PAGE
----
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There has been lively debate on a recent article on bonds versus dividend stocks (part II in this series), and I now note an article by Matt Koppenheffer of The Motley Fool proposing two sets of two stocks that he claims makes bonds look silly.

We know that interest rates are going to be held down for the foreseeable future, and the yields that investors can get from dividend-paying stocks are better than the yields that they can get from even longer-duration Treasury notes.

Based on the above, Koppenheffer came up with a couple of sets of suggestions. First, he looks at the telecom sector, where Frontier Communications (FTR), Windstream (WIN), and CenturyLink (CTL) have yields of 11.9%, 10.5%, and 7.5%, respectively.

I have previously covered three telecom companies and why they should be considered as dividend stocks. I purchased Consolidated Communications (CNSL) based on that. I don't like the idea of just having a telecom stock and so I will take all three of these and make them one part of the larger selection outlined below.

Returning to Koppenheffer, he then goes on to list three others:

  • Walgreen (WAG): Walgreen has a current dividend yield of 2.9% that is not remarkable, but it is one of S&P's dividend aristocrats
  • CSX (CSX): Warren Buffet has been vocal in his support of railroads and the cost of fuel only plays to their strength. CSX's dividend record is more patchy than Walgreen's, but it has been more in focus lately.
  • Intel (INTC): I am long Intel, as I expect it to continue to dominate the PC market and gain some share in the mobile market. Intel is unique in leveraging its manufacturing technology to help it win in this space. Intel's current yield is 3.2%

I am now going to construct a selection wherein 25% is invested in each of the three above and the last quarter shared among the telecom companies first listed. I will then proceed to make a comparison with our other bond replacement alternatives.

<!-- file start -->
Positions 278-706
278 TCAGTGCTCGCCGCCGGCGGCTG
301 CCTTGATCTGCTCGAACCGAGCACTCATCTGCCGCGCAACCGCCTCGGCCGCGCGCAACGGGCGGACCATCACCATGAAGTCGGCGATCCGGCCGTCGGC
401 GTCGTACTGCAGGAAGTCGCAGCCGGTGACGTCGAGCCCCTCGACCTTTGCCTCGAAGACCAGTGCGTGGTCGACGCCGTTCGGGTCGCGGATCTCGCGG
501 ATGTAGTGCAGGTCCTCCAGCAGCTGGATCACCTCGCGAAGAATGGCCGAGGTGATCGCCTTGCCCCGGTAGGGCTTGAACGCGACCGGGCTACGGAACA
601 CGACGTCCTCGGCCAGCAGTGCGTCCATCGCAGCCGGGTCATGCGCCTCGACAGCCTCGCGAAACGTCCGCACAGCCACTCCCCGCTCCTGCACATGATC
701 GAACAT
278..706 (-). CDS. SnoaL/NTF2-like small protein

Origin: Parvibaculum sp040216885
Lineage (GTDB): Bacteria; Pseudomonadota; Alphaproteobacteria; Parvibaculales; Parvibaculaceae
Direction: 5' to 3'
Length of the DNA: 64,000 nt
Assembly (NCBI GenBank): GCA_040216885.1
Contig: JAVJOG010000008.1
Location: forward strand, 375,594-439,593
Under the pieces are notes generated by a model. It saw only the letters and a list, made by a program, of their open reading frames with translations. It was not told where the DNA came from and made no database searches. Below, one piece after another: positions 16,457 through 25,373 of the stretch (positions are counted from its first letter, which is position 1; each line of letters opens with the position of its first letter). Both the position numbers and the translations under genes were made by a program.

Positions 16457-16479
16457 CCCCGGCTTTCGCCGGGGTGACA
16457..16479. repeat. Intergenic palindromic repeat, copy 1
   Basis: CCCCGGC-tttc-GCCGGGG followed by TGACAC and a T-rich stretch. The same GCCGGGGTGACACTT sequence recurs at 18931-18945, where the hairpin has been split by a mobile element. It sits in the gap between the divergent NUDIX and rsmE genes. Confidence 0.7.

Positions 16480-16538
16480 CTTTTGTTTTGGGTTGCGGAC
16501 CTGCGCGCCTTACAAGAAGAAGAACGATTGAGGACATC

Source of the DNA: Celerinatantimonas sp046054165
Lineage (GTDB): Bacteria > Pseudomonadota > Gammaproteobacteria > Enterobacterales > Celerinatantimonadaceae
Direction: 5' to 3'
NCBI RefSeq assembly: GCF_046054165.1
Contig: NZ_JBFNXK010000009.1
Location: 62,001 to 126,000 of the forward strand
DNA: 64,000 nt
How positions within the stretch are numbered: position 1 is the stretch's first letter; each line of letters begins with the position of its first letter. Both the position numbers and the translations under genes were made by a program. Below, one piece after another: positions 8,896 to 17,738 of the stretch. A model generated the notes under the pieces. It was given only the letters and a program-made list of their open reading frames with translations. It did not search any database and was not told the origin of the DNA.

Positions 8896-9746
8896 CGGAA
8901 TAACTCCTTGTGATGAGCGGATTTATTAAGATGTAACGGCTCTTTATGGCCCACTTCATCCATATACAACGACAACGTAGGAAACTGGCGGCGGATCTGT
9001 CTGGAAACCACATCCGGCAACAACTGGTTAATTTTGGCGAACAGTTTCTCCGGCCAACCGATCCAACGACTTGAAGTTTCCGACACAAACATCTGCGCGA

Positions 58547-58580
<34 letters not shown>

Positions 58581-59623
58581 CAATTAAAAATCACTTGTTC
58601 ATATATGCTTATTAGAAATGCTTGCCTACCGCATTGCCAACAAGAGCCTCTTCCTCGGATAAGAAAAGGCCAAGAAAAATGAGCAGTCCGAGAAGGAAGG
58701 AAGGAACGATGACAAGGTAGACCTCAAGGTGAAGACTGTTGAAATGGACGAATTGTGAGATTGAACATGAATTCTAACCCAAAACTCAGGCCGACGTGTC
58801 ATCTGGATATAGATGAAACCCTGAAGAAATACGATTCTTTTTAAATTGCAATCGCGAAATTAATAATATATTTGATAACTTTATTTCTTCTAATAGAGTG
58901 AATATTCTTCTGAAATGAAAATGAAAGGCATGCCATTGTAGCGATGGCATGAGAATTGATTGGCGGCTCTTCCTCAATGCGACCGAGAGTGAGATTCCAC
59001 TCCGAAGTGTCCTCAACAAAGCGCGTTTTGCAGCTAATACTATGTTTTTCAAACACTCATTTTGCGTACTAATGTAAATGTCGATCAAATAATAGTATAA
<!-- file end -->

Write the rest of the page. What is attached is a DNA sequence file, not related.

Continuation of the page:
Portfolio Performance Comparison

Portfolio/Fund NameYTD
Return
1Yr AR1Yr Sharpe3Yr AR3Yr Sharpe5Yr AR5Yr Sharpe
P Bond Funds Momentum Based on Upgrading Fixed Income Managers of the Year`s Funds Monthly2%3%65%13%293%9%179%
BND2%6%186%7%160%6%94%
MCD-9%14%149%20%160%16%76%
Four Stocks To Compete With Bonds-4%5%39%15%123%8%41%
Dividend Stocks Can`t Take The Place of Bonds III0%-13%-51%22%94%3%9%

This is an area of intense interest and there are many opinions. My simplistic view is that this selection simply doesn't make the cut.

I buy into the idea that the telecom sector has low costs and will continue to make money, as people pay for their phone lines and internet service. There is always the lurking concern that some bundling of a cable service will severely reduce the market, but that hasn't happened yet. However, telecom stocks (CNSL, in my case) still have some volatility with regards to stock value - which is something of a concern.

I have been investing in Intel, and so I like the stock. I am loathe to second guess Buffett, but I am definitely iffy on Walgreen. Despite that, I just don't like the numbers. and I think there is a better way of looking for dividend stocks.

Three-Month Chart

One-Year Chart

Three-Year Chart

Five-Year Chart

Even though MCD has had its troubles over the past few months (I am long MCD), it still has an impressive record. I also like the performance of swapping in and out of the best bond funds. It may be that transaction cost is an issue, but the returns look solid.

This selection failed to make the cut for me, but this is certainly an area of interest. More data...

Source: Why Dividend Stocks Can't Take The Place Of Bonds (III)

Additional disclosure: MyPlanIQ does not have any business relationship with the company or companies mentioned in this article. It does not set up their retirement plans. The performance data of portfolios mentioned above are obtained through historical simulation and are hypothetical.